As was probably going to happen all along, yesterday's announcement that the Batwoman creative team would leave amid creative differences with editorial brought out the worst in many Internet commentators.
Some bloggers latched onto the fact that one of a number of storylines editorial spiked during Haden Blackman and J.H. Williams III's 27-issue run on Batwoman was the wedding of Batwoman and her fiancee Maggie Sawyer, and ran with the story, essentially, that DC had prevented it because it was a gay marriage.
We noted at the time of our original reporting that, barring new evidence to the contrary (which never came), there did not seem to be any information available that indicated that was the case. Indeed, Williams seemed to reject the notion early on, before it ever really became an issue.
“Not wanting to be inflammatory, only factual- We fought to get them engaged, but were told emphatically no marriage can result," he tweeted. "But must clarify- was never put to us as being anti-gay marriage.”
Given the fact that The Flash and Superman's marriages were dissolved in 2011's New 52 relaunch and that other married characters like Enlongated Man and Aquaman suffered the same fate or worse in the new DC Universe, it seemed as likely that DC simply doesn't want their superhero characters married, as that it was an issue for Batwoman to be married to another woman.
Nevertheless, sensational headlines seemed to take over much of the narrative and DC Co-Publisher Dan DiDio spent some time on Facebook in the hours since Blackman's announcement fending off harsh criticism from readers.
"We are still early into the world of the New 52 and we want to keep all story opportunities open," DiDio said, echoing sentiments that both DC and Marvel have expressed over the years that marrying a character closes off "swinging bachelor" and casual dating stories and "ages" the character in the eyes of readers--who, the publishers hope, will skew young enough that many of them are not married themselves.
Confronted with a remark that suggested DC was behind the times with regard to gay marriage, DiDio told a fan, "That's a completely misinformed statement, and don't forget that Batwoman has been a lead character for DC since 2006 with her own stories in Detective Comics and her own series. Please let me know if there is any other publisher as committed as that."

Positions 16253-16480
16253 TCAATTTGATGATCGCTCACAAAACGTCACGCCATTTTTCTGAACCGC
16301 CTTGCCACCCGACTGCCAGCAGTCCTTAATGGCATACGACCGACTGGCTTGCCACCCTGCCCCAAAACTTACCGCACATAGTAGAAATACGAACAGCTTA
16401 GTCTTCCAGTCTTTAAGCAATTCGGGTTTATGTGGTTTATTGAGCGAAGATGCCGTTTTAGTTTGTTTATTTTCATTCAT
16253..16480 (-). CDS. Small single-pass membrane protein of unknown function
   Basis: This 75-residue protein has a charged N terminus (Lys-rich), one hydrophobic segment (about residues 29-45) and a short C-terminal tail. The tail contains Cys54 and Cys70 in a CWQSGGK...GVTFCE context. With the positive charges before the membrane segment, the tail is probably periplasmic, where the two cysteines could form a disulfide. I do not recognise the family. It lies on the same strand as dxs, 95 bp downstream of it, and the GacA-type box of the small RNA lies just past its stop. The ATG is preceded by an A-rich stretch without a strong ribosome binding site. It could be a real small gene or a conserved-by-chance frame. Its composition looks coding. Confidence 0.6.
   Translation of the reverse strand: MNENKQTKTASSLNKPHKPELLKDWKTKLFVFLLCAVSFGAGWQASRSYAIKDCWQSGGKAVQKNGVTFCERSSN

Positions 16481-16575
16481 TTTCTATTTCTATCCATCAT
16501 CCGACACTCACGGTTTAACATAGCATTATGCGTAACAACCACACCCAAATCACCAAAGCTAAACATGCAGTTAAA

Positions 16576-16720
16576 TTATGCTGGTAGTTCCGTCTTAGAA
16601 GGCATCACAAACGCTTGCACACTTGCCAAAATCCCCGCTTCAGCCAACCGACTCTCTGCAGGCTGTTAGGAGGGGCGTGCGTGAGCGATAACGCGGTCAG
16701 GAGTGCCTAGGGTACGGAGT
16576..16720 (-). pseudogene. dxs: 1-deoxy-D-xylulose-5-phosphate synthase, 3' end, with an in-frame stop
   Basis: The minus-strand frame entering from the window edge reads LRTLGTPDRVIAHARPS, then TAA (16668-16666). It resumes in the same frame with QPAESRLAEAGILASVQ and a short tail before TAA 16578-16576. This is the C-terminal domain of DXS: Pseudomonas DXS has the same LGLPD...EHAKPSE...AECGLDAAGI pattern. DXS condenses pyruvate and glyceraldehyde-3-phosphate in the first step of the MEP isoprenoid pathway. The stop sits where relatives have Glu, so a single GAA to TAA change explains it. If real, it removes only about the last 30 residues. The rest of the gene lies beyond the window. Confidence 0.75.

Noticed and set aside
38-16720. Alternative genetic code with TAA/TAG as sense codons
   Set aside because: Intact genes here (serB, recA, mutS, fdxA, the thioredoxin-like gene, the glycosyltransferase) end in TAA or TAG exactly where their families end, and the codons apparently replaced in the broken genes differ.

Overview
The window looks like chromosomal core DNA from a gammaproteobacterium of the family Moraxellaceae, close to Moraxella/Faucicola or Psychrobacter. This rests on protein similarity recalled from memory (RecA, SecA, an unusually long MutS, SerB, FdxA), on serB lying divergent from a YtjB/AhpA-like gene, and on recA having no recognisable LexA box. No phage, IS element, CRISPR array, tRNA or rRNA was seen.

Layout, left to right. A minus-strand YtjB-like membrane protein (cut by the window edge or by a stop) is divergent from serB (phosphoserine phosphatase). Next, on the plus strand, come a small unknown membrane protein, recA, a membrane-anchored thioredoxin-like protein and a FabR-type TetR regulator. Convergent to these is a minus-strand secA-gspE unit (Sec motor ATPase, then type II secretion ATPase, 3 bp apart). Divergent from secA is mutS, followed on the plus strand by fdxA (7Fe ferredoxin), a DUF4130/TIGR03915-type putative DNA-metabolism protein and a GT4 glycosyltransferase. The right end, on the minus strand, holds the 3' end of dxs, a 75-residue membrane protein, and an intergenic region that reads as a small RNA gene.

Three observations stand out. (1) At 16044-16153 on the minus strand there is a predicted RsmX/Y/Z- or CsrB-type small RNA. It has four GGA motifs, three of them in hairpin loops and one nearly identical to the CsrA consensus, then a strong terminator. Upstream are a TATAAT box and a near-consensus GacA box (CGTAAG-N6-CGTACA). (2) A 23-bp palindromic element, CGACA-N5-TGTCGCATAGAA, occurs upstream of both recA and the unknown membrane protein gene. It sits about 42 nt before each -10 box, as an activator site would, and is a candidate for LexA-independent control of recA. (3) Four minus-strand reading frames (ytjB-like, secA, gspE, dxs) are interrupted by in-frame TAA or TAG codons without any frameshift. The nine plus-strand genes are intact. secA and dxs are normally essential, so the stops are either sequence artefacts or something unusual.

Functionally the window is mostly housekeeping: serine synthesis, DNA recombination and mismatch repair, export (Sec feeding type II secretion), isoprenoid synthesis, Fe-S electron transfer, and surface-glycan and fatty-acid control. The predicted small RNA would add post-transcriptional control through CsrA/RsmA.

That last bit, of course, may be a bit of a barb directed either at Marvel, or at fans who have been championing Marvel's Northstar wedding as part of the argument against DC's handling of the situation. Northstar, a supporting character in the X-Men family of titles, briefly took center stage when he was married to his longtime boyfriend, but quickly faded back into the background. While most fans and critics agreed that the marriage storyline itself was handled well, many have also criticized the fact that it felt very much like a gimmick that was quickly set aside.
DC typically does not address these creator departures in an official capacity, and editorial staff trying to clear the air with fans one-on-one is often the closest you get to "hearing the other side" when a creator airs their grievances publicly. This has led to a sense--right of wrong--that DC is experiencing unprecedented attrition and low employee morale in recent years.
That position is bolstered by some creators saying that relations at DC (and sometimes Marvel, too) are as bad as they've ever been, but many acknowledge that the give-and-take between editors and creators has been going on for quite some time and has only recently started to garner a lot of attention, due to the twin rises of "star" creators and social media.
"The push-pull between editorial and creators has been going on as long as there have been comics," writer Ron Marz--who himself left a DC title over creative differences early in the New 52--told Newsarama. "Editors are supposed to safeguard valuable properties, while creators want creative freedom. The system works when there's compromise and collaboration, and most importantly trust, on both sides. I think it's a cyclical thing. There are periods of more creative freedom and less creative freedom, as publishers exert control over their properties. I think in the recent past, there's been more editorial control because comic-book properties have proven themselves to be million- and even billion-dollar franchises. Corporate parents understandably want to protect those interests. So individual creators have to decide what parameters are acceptable to them....The marriage of art and commerce is almost never without incident. But like any marriage, trust is what makes it work."